What's a trophy worth?
Some feel the Junos don't do enough to support Indigenous artists.
Unlike the Polaris Music Prize, which gives $50,000 for the Canadian Album of the Year — a prize Dutcher won in 2019 — the Junos don't provide a monetary award.
"I think there's incontrovertible evidence that an artist like [Jeremy Dutcher] is directly supported by having that cash investment in their career," said Martineau. "So you get both the recognition that we're talking about and also, in real economic terms, that actual support to continue making your art."
Winning a Juno can be bring an economic boost for an artist, who may book more live shows and sell more albums after their win, Martineau said.
"But I think it would be even better if there was, like, an actual cash investment in the artist."
Jade Harper, who has worked with Manitoba Music, agreed: in order to truly boost Indigenous artistry, awards should help musicians finance their craft.
"That's what artists need and that's where the support really should be," Harper said.
The Junos could also support Indigenous artists further, Greyeyes said, by presenting the Indigenous awards on a larger stage, instead of at a smaller, untelevised ceremony the night before the main event.
Greyeyes said he wonders whether the 2022 Juno Awards gala show will finally include the Indigenous categories.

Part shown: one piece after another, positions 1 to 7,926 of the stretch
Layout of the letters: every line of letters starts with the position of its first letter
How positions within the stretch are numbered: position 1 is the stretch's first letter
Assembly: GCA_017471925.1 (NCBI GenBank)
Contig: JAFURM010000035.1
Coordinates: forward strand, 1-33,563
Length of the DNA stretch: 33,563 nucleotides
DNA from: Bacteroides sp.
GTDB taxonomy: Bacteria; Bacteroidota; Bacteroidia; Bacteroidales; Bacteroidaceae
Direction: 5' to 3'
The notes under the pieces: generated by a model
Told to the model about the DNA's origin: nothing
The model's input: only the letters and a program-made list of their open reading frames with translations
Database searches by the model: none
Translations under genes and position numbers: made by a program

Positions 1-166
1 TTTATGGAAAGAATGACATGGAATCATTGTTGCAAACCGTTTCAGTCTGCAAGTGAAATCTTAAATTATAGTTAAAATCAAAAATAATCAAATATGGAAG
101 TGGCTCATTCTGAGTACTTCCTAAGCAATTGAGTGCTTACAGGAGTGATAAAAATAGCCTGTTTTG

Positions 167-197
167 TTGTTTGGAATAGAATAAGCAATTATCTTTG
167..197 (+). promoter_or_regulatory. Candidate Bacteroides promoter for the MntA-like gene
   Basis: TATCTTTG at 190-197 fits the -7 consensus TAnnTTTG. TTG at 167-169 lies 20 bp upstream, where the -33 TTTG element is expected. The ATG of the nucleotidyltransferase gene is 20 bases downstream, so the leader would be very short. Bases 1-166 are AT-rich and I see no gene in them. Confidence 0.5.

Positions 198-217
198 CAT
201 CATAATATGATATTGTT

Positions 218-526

"That's something that I would want to make sure happens," he said.
However, television broadcasts themselves are losing viewers, especially among younger audiences, Greyeyes added.
All awards shows are "fighting for their relevancy," he said. But he pointed out that Indigenous musicians and music producers across Turtle Island have developed their own means of recognizing the vast diversity of Indigenous music.
"We had the Indigenous Music Awards here in Winnipeg. We've had the Canadian Aboriginal Music Awards in Toronto, and Indian Summer Music Awards in Milwaukee," he said.
"So there is a history of us starting our own award shows."
Written by Kate Adach. Produced by Kate Adach, Erin Noel, Jasmine Kabatay, Shyloe Fagan, Kim Kaschor and Rosanna Deerchild.